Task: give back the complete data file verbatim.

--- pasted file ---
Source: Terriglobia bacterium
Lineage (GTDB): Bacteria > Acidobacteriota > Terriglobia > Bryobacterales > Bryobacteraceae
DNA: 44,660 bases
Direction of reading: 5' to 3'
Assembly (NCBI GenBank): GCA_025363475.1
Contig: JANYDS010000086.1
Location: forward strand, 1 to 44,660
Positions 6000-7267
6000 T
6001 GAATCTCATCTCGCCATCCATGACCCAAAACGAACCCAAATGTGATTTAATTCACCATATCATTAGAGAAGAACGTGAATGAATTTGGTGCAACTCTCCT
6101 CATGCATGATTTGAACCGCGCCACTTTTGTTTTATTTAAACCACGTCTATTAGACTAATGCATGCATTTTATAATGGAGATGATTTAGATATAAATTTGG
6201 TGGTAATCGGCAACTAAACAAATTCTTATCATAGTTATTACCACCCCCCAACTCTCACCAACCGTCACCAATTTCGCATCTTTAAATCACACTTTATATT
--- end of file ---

Source: Terriglobia bacterium
Lineage (GTDB): Bacteria > Acidobacteriota > Terriglobia > Bryobacterales > Bryobacteraceae
DNA: 44,660 bases
Direction of reading: 5' to 3'
Assembly (NCBI GenBank): GCA_025363475.1
Contig: JANYDS010000086.1
Location: forward strand, 1 to 44,660
Positions 6000-7267
6000 T
6001 GAATCTCATCTCGCCATCCATGACCCAAAACGAACCCAAATGTGATTTAATTCACCATATCATTAGAGAAGAACGTGAATGAATTTGGTGCAACTCTCCT
6101 CATGCATGATTTGAACCGCGCCACTTTTGTTTTATTTAAACCACGTCTATTAGACTAATGCATGCATTTTATAATGGAGATGATTTAGATATAAATTTGG
6201 TGGTAATCGGCAACTAAACAAATTCTTATCATAGTTATTACCACCCCCCAACTCTCACCAACCGTCACCAATTTCGCATCTTTAAATCACACTTTATATT